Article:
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Work While Attending Culinary School

Many culinary arts students work while going to culinary school. Find out what your options are.

If you're like most people, you lead a busy life. Balancing work and family is already challenging, but you do want to go back to school to get a raise or to get the training you need to enter the culinary industry.

There are many benefits to working while you go to culinary school. Working while going to school not only creates positive cash-flow, but it also reinforces what you learned in school and will help prepare you for the demands of the culinary profession.

Culinary School Externships

Culinary externships are a staple of culinary school curricula, regardless of whether or not you decide to have a job outside of culinary school. Before graduation, most schools require the completion of a 200-hour (or more) externship in a real world, high-pressure kitchen. During your externship, you'll begin to synthesize all of the skills and techniques that you learned in the classroom. Some externships pay a small wage. Other programs are unpaid.

On the Job Training

  • Internship – Practical cooking experience in the school's own baking, dining or banquet facilities.
  • Externship – Practical cooking experience sponsored by the school, gained in a restaurant, hotel or club.
  • Apprenticeship – On-the-job training program that combines technical classroom instruction with practical kitchen experience.

Culinary School Apprenticeships

An apprenticeship is a period of time, usually three years, during which a novice cook works under a skilled professional to learn the culinary arts in a hotel, club or restaurant. The American Culinary Federation (ACF) requires that apprentices be at least 17 years old and have a high school diploma or GED.

The ACF certifies apprenticeship instructors based primarily on their experience and formal training. Apprenticeships often provide compensation; however, there are basic costs for participation in these programs.

International Cooking Experience

For students who have international interests, many U.S. schools offer externships in France, England, Spain and Italy among other countries. Experiencing different languages, ingredients and cuisines is a key component of a valuable culinary education. This experience is also one that you'll bring back with you, and will give you an added advantage when looking for a job in the U.S.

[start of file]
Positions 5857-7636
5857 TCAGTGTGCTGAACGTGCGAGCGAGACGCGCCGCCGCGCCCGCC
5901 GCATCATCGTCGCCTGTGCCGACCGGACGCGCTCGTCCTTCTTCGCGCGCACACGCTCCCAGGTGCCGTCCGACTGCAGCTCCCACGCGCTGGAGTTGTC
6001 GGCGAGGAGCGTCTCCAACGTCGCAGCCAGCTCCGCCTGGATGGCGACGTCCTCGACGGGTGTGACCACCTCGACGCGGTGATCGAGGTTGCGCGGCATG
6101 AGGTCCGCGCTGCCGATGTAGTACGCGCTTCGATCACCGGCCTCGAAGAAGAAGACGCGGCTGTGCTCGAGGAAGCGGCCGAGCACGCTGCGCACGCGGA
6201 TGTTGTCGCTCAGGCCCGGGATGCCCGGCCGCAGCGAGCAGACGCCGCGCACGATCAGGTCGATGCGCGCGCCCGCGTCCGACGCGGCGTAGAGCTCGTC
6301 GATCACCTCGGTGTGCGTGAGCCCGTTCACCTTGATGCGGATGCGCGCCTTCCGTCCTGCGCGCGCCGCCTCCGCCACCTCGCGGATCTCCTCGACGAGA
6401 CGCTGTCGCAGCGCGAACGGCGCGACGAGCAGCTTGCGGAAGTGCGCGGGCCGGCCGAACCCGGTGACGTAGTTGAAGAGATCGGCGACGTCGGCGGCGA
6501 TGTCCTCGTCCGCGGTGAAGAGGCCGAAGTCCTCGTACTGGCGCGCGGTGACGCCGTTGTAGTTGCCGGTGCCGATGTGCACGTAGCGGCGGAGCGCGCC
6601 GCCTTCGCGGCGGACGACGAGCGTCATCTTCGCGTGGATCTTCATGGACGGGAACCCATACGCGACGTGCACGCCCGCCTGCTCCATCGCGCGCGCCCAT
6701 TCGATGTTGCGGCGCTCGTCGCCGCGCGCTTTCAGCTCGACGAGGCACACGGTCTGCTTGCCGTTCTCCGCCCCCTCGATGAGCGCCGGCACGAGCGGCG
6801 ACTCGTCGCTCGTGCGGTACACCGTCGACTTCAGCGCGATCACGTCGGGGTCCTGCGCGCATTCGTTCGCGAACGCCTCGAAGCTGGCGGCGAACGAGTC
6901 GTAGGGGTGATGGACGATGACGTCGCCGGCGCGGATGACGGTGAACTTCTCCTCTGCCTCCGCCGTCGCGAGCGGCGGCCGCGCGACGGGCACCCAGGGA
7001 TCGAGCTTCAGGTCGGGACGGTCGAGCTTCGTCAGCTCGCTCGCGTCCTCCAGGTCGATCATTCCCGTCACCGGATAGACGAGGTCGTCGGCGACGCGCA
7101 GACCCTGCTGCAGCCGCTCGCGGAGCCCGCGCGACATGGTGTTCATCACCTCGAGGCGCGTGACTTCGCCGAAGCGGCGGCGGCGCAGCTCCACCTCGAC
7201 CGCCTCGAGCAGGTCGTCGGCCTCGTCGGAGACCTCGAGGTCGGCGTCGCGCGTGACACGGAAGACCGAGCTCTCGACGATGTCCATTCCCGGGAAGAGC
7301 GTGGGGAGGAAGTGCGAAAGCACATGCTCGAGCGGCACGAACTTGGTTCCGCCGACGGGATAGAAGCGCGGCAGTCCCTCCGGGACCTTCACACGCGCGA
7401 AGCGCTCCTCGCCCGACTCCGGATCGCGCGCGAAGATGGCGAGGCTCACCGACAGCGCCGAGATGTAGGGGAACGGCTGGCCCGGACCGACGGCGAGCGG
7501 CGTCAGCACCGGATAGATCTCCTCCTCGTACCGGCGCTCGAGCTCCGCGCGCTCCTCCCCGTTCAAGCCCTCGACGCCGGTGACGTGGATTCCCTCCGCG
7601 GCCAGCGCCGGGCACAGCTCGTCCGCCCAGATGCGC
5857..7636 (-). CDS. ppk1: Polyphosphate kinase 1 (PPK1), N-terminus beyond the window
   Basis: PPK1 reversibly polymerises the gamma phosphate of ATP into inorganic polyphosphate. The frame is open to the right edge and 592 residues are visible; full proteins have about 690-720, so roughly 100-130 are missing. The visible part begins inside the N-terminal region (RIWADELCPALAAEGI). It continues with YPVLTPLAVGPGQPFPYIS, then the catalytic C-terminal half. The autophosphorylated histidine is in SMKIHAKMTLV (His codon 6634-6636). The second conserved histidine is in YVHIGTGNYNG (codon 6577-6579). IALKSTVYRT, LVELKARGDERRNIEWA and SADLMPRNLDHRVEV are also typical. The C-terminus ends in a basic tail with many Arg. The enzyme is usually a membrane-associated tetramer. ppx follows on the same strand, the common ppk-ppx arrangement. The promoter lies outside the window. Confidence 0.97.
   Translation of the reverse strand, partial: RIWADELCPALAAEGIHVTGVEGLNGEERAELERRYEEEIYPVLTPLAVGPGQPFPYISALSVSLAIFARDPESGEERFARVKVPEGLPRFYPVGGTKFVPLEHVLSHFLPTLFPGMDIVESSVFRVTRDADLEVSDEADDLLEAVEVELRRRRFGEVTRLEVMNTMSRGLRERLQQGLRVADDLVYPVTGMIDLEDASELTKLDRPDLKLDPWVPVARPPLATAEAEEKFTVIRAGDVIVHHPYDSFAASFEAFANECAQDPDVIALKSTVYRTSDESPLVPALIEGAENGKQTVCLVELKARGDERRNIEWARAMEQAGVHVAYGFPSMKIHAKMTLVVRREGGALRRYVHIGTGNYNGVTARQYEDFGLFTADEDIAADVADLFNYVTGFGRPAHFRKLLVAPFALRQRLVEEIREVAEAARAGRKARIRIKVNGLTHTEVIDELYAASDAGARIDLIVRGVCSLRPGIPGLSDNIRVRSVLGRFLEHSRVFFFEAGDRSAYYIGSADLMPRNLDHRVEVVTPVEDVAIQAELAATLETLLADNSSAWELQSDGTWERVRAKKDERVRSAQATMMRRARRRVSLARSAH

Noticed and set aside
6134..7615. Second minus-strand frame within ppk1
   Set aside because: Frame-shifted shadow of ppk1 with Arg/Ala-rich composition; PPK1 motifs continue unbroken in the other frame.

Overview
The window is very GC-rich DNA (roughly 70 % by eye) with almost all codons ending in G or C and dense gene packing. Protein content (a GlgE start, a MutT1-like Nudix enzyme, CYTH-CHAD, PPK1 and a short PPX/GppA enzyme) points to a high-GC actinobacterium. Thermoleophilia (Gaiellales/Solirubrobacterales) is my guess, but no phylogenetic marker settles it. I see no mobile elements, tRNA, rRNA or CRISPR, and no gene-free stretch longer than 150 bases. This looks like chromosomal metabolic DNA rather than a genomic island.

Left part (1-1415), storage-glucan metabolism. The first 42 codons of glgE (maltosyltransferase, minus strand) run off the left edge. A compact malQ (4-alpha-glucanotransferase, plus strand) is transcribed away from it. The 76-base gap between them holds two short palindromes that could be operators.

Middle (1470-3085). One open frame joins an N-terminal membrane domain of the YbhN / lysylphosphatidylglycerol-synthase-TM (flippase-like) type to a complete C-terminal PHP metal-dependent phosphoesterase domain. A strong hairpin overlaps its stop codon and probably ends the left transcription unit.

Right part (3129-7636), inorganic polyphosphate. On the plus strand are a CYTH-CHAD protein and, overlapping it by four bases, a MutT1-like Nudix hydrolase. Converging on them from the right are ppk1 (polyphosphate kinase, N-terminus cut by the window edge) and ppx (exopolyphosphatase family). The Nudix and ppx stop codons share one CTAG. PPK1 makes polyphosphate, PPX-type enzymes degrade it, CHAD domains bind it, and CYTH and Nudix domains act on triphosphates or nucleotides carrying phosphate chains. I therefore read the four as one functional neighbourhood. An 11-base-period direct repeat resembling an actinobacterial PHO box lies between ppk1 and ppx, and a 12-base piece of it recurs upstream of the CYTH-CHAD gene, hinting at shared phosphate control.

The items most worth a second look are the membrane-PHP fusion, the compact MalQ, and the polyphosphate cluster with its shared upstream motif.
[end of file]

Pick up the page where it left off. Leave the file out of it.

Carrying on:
Balancing Work and School

There are some general rules to follow when balancing education with the demands of your busy life. These rules will make your culinary school experience more fulfilling and help you attain a degree in culinary arts.

  • Organize your space and time – Not all homework happens in the kitchen, so it's important to make a space at home where you feel comfortable. Find a spot where you can avoid distractions, and easily read and study. Set a block of time aside, and use that time every day to do homework or study for your cooking program.
  • Make sure that you have downtime – All work and no play leads to burn-out. If you're serious about your culinary studies, you'll want to work hard, but also find time for what you like to do. Use your hobby to unwind after your school work is done for the day. If that means taking a walk in the neighborhood, playing tennis, or watching your favorite TV show, make sure to reward yourself for a job well done. This will also help you manage stress, and ultimately help you earn your cooking certificate or degree.
  • Set your sight on the goal – When things pile up, they may seem more stressful than they need to be. Make sure to focus on your goal, and remember why you decided to go to culinary school. The work you put in now will pay off in the end, with the ultimate goal of getting a raise or a new job in the culinary industry.


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